Century Marks

Century Marks

Staying put

Christian clergy in Libya said they have no intention of leaving the country, where protests against Muammar Gaddafi and retaliation by government armed forces have left hundreds of people dead. Religious sisters working in hospitals in the eastern coastal region of Libya were busy treating those wounded in clashes. The Catholic Church is the largest Christian body in Libya, but there are also Anglican, Greek Orthodox, Coptic Orthodox and Pentecostal churches (ENInews).

Peace is the way

Gene Sharp, an intellectual little known outside peace activist circles, served as an inspiration to the nonviolent protests that brought down the Mubarak regime in Egypt. Arguing from an empirical analysis of history, Sharp has long maintained that nonviolent strategies provide the best means of bringing down tyrannical regimes and that nonviolent resistance has played a bigger role than most historians have acknowledged. If the protesters had used violence, they would have likely been crushed by the Mubarak regime. Sharp's book From Dictatorship to Democracy can be downloaded from the website of the Albert Einstein Institution (Scientific American, February 11).

Someone has to do it

Preachers have a demanding job description, says David G. Buttrick, who taught preaching at Vanderbilt University. They can't just take a text and say, "Here's what the Bible says." They have to remember that much time has passed since the original text was written. What preachers say about a text should be in conversation with the discussion that has arisen about it over the years. And they have to translate the text into contemporary meaning and "turn our half-formed understandings into words designed to form in congregational consciousness." It's a daunting task (Interpretation, January).

Joking around

While religion played a role in the Egyptian protests (see "Muslims and Copts together"), so did humor. The garbage pile that accumulated in Tahrir Square was labeled the National Democratic Party headquarters—the name of Hosni Mubarak's party. After the vice president accused the protesters of having foreign agendas, youth started showing up with blank notebooks, proclaiming to each other, "Whoops, I left my 'agenda' at home." One woman, in an e-mail, likened Mubarak's reign to a long, loveless marriage: "After 30 years with my husband I feel like I need a new start, but he ­doesn't feel the same way, and now I can't get rid of him." The humor built camaraderie among the protesters and provided a safe means of defying the regime (The Atlantic, February).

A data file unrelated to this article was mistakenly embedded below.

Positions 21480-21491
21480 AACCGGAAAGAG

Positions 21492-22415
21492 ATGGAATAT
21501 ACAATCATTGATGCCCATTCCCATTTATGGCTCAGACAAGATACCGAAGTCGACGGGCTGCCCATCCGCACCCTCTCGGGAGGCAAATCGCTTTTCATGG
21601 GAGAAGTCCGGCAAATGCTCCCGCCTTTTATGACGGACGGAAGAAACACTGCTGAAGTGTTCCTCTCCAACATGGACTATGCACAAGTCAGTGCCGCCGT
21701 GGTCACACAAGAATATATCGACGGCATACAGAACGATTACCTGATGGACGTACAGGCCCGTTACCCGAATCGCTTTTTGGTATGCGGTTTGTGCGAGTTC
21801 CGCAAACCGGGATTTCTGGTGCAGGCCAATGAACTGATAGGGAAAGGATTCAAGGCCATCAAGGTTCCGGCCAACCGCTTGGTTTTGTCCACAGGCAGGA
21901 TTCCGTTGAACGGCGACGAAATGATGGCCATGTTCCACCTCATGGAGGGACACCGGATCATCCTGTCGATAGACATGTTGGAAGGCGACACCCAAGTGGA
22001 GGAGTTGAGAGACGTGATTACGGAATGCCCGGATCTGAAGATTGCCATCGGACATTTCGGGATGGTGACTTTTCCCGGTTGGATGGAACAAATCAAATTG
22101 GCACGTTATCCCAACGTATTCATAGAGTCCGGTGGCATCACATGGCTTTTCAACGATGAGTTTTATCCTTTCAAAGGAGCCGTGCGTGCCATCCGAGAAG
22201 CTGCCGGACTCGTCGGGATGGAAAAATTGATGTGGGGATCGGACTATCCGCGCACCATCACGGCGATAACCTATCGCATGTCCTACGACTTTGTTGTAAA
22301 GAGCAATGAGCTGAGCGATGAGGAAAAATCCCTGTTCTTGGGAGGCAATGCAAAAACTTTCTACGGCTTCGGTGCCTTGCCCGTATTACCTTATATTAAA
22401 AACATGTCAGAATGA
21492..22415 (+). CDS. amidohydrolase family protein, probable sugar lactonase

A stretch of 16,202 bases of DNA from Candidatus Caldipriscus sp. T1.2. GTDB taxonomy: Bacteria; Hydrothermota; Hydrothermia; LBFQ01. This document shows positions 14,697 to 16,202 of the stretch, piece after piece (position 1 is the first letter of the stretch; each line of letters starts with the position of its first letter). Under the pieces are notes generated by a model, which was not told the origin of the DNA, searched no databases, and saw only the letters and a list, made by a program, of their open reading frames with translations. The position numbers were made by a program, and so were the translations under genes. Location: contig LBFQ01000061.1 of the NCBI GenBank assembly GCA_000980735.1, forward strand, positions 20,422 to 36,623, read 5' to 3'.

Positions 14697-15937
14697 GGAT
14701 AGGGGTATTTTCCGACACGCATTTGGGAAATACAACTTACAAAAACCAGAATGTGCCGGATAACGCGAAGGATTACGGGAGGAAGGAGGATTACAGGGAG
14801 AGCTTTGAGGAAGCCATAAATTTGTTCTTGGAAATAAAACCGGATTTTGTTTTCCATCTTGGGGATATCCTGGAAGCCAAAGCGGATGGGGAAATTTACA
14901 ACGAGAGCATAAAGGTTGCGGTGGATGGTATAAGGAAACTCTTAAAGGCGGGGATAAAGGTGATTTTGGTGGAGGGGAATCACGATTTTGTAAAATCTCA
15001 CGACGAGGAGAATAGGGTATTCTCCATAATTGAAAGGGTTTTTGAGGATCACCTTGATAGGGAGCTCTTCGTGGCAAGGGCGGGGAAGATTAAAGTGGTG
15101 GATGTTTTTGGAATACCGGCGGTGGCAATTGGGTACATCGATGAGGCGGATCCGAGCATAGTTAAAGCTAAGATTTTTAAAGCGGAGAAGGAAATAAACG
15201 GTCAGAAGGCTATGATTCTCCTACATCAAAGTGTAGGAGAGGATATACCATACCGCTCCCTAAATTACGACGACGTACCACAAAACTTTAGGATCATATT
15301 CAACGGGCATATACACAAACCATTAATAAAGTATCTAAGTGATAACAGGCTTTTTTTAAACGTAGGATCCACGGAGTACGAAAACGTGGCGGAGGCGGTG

Academic tithe

Troubled by world poverty, Toby Ord founded Giving What We Can, a philanthropic collective mostly for academics. It operates with two rules: give generously and give effectively. Ord, a philosophy researcher at Oxford who makes $52,000 a year, has recruited some academic heavyweights, like controversial bioethicist Peter Singer of Princeton University. The 80-some members of the collective have pledged to donate at least 10 percent of their annual pretax income. Ord says that where you give is as important as whether you give. Some graduate students at Rutgers University have started an American chapter of Giving What We Can (Chronicle of Higher Education, February 13).